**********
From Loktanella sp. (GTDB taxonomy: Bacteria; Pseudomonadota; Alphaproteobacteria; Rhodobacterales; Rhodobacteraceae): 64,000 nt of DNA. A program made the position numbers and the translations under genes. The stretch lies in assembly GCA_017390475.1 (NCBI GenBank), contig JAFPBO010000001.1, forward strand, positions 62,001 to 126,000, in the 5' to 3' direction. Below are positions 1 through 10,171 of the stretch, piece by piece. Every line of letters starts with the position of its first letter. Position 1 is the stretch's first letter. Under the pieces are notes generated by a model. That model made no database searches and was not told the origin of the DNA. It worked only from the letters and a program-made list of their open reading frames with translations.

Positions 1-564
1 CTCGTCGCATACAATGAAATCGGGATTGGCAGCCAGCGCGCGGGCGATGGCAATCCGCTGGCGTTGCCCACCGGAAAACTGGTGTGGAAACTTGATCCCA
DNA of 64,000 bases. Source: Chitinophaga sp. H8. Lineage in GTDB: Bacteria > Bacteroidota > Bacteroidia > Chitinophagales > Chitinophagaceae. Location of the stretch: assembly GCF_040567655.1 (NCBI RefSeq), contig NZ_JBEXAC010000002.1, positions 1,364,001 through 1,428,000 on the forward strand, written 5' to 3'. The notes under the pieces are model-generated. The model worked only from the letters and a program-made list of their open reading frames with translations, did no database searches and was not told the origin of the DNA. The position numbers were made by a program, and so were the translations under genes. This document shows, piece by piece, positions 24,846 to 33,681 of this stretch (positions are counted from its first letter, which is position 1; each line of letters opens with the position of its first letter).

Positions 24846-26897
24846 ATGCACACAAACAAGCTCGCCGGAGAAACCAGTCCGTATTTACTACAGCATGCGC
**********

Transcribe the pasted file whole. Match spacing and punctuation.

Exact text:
From Loktanella sp. (GTDB taxonomy: Bacteria; Pseudomonadota; Alphaproteobacteria; Rhodobacterales; Rhodobacteraceae): 64,000 nt of DNA. A program made the position numbers and the translations under genes. The stretch lies in assembly GCA_017390475.1 (NCBI GenBank), contig JAFPBO010000001.1, forward strand, positions 62,001 to 126,000, in the 5' to 3' direction. Below are positions 1 through 10,171 of the stretch, piece by piece. Every line of letters starts with the position of its first letter. Position 1 is the stretch's first letter. Under the pieces are notes generated by a model. That model made no database searches and was not told the origin of the DNA. It worked only from the letters and a program-made list of their open reading frames with translations.

Positions 1-564
1 CTCGTCGCATACAATGAAATCGGGATTGGCAGCCAGCGCGCGGGCGATGGCAATCCGCTGGCGTTGCCCACCGGAAAACTGGTGTGGAAACTTGATCCCA
DNA of 64,000 bases. Source: Chitinophaga sp. H8. Lineage in GTDB: Bacteria > Bacteroidota > Bacteroidia > Chitinophagales > Chitinophagaceae. Location of the stretch: assembly GCF_040567655.1 (NCBI RefSeq), contig NZ_JBEXAC010000002.1, positions 1,364,001 through 1,428,000 on the forward strand, written 5' to 3'. The notes under the pieces are model-generated. The model worked only from the letters and a program-made list of their open reading frames with translations, did no database searches and was not told the origin of the DNA. The position numbers were made by a program, and so were the translations under genes. This document shows, piece by piece, positions 24,846 to 33,681 of this stretch (positions are counted from its first letter, which is position 1; each line of letters opens with the position of its first letter).

Positions 24846-26897
24846 ATGCACACAAACAAGCTCGCCGGAGAAACCAGTCCGTATTTACTACAGCATGCGC